The Financial Services Technology Consortium said Tuesday that its members have made significant strides toward a potentially paperless check- clearing system.
The consortium, which includes Citibank and several other of the biggest U.S. commercial banks, demonstrated two types of image processing that participants said could evolve into full-scale check truncation.
William J. Krajewski, a consortium project director and Citibank vice president, called truncation - the holding of checks at the banks where first deposited - "the ultimate goal ... eliminating the need for tens of billions of paper checks to move through the banking system."
The more modest steps announced Tuesday are the first products of an interbank check imaging project that the group launched last February: notification of return items and forward presentment.
In both cases, banks transmit and view images of checks, rather than the physical items.
While many banks have invested in image processing over the last several years, most of the benefits have accrued in internal efficiencies or in marketing, as in the case of bank statements with facsimiles of canceled checks.
Experts say that extending the technology to interbank check clearing, and perhaps ultimately truncation, would go a long way toward eliminating payment delays, improving customer service, and reducing fraud.
In the demonstration, at a press conference in New York, Citibank and Chemical Bank exchanged a return-check image over computer screens. First National Bank of Boston and Huntington National Bank of Columbus, Ohio, did the forward-presentment demonstration, showing how banks could detect and prevent a fraudulent transaction.
Citibank and Chemical used an imaging system from the New York Clearing House Association, an advisory member of the technology consortium. Mr. Krajewski described the system as "a good way to get started with image interchange beyond what banks have been doing internally."
Though it was based on the clearing house's Electronic Check Clearing Return System, or Checcrs, it can be expanded through the technology consortium's membership to other users and parts of the country. The group expects to launch "pilot implementations" in the first quarter of 1996.
The Huntington-Bank of Boston example, using bad checks that had purposely been deposited by employees of the respective banks, illustrated the benefits of system interoperability: Huntington relies on Unisys Corp. imaging equipment, Bank of Boston on International Business Machines Corp. technology.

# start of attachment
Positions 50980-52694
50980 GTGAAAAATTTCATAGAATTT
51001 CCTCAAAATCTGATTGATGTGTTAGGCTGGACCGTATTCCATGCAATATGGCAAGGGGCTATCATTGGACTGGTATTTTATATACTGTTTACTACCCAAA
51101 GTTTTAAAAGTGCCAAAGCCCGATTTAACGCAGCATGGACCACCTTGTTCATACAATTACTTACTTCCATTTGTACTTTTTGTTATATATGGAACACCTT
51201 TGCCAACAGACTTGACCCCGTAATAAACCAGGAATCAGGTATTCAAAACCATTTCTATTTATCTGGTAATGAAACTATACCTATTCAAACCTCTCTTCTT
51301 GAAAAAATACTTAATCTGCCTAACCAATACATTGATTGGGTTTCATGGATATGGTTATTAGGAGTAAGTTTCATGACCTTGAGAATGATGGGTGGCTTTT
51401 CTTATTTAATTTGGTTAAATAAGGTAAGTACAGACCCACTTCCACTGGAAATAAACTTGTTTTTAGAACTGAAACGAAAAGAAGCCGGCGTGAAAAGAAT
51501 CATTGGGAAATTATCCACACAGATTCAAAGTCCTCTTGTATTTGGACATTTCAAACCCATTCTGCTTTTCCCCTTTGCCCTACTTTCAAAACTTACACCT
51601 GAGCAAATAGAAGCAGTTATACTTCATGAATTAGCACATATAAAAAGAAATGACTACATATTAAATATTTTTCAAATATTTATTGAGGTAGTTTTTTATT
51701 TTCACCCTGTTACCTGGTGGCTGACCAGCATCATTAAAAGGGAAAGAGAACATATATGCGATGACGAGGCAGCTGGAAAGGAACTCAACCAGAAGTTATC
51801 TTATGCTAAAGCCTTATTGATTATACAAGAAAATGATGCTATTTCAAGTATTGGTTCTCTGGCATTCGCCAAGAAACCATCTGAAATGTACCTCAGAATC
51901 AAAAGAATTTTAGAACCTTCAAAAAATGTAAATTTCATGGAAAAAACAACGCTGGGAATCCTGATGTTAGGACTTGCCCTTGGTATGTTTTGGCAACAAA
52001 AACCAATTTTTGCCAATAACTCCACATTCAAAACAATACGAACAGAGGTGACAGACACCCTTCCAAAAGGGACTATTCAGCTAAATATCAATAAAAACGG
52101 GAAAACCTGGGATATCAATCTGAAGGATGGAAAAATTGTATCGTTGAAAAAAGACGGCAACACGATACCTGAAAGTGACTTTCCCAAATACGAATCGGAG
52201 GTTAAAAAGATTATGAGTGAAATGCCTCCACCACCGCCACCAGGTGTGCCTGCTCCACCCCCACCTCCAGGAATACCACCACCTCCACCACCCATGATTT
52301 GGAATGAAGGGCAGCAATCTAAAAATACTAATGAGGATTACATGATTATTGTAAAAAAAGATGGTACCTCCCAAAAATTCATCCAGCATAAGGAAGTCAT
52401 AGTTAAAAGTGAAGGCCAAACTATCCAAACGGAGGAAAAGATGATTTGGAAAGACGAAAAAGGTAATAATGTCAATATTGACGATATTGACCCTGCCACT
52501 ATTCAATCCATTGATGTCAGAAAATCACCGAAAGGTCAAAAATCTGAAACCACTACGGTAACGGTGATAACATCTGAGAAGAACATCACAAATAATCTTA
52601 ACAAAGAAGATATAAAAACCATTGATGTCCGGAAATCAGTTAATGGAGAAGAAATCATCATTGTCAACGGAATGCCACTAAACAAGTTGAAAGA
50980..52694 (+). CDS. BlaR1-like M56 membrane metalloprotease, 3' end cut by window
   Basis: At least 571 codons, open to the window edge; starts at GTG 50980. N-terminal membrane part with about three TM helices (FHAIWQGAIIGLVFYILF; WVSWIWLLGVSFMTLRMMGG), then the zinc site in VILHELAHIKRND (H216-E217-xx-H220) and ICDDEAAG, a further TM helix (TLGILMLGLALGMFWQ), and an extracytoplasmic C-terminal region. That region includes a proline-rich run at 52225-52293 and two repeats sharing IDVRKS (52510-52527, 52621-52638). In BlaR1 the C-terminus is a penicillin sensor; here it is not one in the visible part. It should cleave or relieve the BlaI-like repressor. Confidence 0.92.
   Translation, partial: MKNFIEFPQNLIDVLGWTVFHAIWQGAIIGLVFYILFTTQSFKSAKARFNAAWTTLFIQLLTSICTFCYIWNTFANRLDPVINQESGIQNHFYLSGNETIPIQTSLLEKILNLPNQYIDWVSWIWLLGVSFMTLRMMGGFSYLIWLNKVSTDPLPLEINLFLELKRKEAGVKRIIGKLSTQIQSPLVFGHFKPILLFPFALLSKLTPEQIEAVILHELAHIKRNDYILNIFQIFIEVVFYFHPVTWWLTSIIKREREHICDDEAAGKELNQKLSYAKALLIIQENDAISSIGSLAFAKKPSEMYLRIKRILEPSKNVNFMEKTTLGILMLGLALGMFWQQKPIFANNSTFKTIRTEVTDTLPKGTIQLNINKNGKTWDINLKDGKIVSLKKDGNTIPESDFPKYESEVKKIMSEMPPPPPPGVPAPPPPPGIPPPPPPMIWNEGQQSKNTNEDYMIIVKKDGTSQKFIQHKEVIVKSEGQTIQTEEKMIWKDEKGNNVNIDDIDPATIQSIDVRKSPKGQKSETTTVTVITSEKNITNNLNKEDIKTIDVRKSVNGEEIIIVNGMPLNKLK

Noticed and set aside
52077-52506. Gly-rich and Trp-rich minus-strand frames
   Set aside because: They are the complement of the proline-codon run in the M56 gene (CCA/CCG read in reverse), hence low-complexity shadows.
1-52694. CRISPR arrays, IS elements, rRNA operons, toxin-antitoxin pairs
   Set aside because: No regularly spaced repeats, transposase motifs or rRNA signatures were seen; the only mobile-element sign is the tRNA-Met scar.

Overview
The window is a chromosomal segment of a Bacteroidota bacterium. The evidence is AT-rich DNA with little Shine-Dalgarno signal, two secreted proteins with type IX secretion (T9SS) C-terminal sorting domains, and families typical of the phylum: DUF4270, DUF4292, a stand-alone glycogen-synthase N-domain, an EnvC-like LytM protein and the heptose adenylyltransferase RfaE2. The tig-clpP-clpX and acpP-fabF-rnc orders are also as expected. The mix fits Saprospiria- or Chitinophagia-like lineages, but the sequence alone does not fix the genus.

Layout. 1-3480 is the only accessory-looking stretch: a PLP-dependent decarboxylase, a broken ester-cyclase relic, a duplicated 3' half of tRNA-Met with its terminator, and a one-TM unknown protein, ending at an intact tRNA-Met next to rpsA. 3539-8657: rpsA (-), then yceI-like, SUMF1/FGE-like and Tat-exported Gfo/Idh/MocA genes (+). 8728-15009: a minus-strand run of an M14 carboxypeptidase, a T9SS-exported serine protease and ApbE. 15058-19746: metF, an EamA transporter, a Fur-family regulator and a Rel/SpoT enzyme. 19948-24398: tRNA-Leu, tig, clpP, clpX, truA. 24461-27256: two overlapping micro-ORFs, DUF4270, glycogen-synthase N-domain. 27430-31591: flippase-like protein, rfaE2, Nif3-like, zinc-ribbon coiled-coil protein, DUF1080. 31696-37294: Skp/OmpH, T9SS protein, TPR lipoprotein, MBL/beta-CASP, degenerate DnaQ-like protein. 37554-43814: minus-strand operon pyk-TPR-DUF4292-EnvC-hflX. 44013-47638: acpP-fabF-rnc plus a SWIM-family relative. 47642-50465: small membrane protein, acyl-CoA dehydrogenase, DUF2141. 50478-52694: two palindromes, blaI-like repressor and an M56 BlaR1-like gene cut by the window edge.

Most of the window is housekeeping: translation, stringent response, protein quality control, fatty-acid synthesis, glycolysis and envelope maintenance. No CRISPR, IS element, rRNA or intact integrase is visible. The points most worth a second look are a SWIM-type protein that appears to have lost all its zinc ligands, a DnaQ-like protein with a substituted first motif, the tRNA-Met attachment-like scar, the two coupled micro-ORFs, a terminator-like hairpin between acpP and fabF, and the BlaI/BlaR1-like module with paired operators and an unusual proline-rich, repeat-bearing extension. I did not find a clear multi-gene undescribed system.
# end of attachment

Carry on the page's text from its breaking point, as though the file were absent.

The image interchange enabled the banks to home in on exception items that, if allowed to clear, would likely have turned into fraud losses.
"We have been using Unisys check capture equipment for more than five years, and have been doing electronic check presentments more than three years," said Richard C. Ercole, president of Huntington Treasury Management Co. "This is a marriage of technologies that we think will greatly reduce fraud."
Mr. Ercole pointed out that approximately 1% of all checks written, some 630 million items, are returned unpaid, causing "a loss to the banking community and its corporate clients of $10 billion to $20 billion a year."
The interbank check imaging approach "is meant to reduce that number by shortening the forward presentment of checks to the paying bank by anywhere from a few hours to a day," Mr. Ercole added. "The paying bank can hold its funds and prevent a loss."
Despite bankers' increasing attention to electronic delivery systems, check volumes are vast and still growing, said Philip G. Stanley, director of business systems planning at Bank of Boston.
"Customers prefer the existing paper-based payment system," he said. "The bulk of our investments, therefore, like the image interchange with Huntington, are aimed at improving this existing system by making it better, faster, and cheaper."
Mr. Stanley said the project has proved that "unlike systems can talk to each other, images can be used just as well as paper, significant benefits can be delivered to ourselves and our customers," and the consortium can manage "large projects that can benefit the entire industry."
Mr. Krajewski said the consortium's high level of cooperation makes full-fledged truncation fathomable after "the banking and computer industries have been chasing after this possibility for at least 20 years."
In addition to the four test banks and two system vendors, Chase Manhattan Bank and CoreStates Bank are image exchange project members. Brooklyn Polytechnic University, Lawrence Livermore National Laboratories, and the New York Clearing House are advisory members.